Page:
For(j = -1; j <= 3; j++)   → Condition TRUE then enters into the loop. 

if((j >= 0) && (i++))   → Condition fails because they are given logical AND. 

So, we are not entering the “if” condition and come out of the loop. The count and “i” values remain “0”.

For(j = 0; j <= 3; j++)   → Condition TRUE then enters into the loop. 

if((j >= 0) && (i++))   → Condition TRUE then enters into the loop. 

count=0+0 → Count=0

For(j = 1; j <= 3; j++)   → Condition TRUE then enters into the loop. 

if((j >= 0) && (i++))   → Condition TRUE then enters into the loop. 

count=0+1 → Count=1

For(j = 2; j <= 3; j++)   → Condition TRUE then enters into the loop. 

if((j >= 0) && (i++))   → Condition TRUE then enters into the loop. 

count=1+2 → Count=3

For(j = 3; j <= 3; j++)   → Condition TRUE then enters into the loop. 

if((j >= 0) && (i++))   → Condition TRUE then enters into the loop. 

count=3+3 → Count=6

 

For(j = 4; j <= 3; j++)   → Condition FALSE we are not entering the loop. 

count=6+4 → We are given a condition as a post increment. So, “i” updates the next instruction. 

The above code segment executes successfully and will print value=10.

Question 3

In the following Pascal program segment, what is the value of X after the execution of the program segment?
X:=-10; Y:=20;
If X > Y then if X < 0 then X:=abs(X) else X:=2*X;

A
10
B
-20
C
-10
D
None
Question 3 Explanation:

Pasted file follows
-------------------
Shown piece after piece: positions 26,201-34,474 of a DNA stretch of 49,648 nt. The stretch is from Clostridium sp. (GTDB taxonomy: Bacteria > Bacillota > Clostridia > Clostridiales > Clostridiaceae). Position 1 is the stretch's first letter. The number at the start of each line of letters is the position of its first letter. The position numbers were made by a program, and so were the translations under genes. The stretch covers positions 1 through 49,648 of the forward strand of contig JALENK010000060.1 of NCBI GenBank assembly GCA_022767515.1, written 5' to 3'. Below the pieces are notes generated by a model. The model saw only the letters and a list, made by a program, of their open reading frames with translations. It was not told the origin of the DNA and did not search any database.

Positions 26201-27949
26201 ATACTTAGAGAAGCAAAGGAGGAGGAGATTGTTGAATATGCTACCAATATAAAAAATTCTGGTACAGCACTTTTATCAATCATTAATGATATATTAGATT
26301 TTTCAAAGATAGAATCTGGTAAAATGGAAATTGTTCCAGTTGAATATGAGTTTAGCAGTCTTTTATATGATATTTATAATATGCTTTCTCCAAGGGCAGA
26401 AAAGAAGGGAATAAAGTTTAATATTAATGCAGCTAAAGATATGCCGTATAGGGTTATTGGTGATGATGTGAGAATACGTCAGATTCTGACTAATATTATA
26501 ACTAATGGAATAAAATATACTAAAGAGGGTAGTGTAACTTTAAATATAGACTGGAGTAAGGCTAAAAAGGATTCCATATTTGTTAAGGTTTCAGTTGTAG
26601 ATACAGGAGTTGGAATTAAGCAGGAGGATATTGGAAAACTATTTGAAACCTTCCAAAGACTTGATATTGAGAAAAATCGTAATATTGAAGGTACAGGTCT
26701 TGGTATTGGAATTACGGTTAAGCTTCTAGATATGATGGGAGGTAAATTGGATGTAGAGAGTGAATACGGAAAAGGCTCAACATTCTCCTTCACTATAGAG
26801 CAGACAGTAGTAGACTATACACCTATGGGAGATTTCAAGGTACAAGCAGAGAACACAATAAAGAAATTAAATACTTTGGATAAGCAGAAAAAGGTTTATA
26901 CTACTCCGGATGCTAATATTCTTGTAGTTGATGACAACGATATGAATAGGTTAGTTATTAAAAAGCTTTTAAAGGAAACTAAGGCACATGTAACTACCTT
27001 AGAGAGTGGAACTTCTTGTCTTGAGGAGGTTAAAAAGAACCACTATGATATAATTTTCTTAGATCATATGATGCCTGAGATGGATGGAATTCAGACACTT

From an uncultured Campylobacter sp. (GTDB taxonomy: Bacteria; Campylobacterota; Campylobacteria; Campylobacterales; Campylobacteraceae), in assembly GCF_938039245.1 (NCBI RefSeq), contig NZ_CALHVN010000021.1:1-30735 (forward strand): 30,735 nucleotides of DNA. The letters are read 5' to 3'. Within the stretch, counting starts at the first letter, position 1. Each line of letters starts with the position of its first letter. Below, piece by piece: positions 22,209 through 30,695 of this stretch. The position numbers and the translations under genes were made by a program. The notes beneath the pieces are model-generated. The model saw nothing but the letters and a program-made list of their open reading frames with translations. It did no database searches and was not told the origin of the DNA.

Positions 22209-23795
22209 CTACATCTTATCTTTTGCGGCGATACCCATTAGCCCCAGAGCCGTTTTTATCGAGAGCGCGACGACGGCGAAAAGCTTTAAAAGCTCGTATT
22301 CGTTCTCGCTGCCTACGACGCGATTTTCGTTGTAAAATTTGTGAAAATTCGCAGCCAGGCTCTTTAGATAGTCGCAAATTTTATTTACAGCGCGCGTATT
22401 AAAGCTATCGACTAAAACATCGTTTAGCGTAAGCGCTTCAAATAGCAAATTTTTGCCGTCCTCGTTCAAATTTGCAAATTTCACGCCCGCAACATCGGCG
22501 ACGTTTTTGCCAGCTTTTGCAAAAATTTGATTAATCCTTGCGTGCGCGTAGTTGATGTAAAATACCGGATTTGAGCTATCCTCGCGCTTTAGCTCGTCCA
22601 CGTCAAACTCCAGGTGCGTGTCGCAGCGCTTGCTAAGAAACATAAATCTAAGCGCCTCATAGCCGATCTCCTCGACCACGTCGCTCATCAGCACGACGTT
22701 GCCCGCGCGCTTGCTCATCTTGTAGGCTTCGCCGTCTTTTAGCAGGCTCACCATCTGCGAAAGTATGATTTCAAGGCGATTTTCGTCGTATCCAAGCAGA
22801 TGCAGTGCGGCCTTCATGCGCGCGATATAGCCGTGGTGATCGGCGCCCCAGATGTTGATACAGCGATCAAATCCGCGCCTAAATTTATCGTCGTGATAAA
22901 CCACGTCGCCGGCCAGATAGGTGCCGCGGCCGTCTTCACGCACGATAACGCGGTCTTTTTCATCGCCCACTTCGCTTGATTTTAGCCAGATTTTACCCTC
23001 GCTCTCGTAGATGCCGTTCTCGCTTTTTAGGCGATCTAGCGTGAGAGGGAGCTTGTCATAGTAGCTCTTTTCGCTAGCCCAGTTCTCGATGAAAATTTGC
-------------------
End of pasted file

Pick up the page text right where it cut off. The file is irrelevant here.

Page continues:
X is remains unchanged. As the if condition is becomes false.
X = -10
Question 4

Which of the following strings can definitely be said to be tokens without looking at the next input character while compiling a Pascal program?

 I. begin           II. program           III. <>   
A
I
B
II
C
III
D
All of the above
Question 4 Explanation: 
Note: Out of syllabus.
Question 5

Assume that X and Y are non-zero positive integers. What does the following Pascal program segment do?

 while X <>Y do
 if X > Y then
    X := X – Y
 else
    Y := Y – X;
 write(X); 
A
Computes the LCM of two numbers
B
Divides the larger number by the smaller number
C
Computes the GCD of two numbers
D
None of the above
Question 5 Explanation: 
Let X=3 and Y=5
1st pass : X=3 and Y=2
2nd pass : X=1 and Y=2
3rd pass : X=1 and Y=1
Write(X), which writes 1. Which is nothing but GCD of 3 & 5.
Question 6

What is the value of X printed by the following program?

 program COMPUTE (input, output);
    var
                  X:integer;
    procedure FIND (X:real);
                  begin
                  X:=sqrt(X);
                  end;
   begin
                  X:=2
                  Find(X)
                  Writeln(X)
   end 
A
2
B
√2
C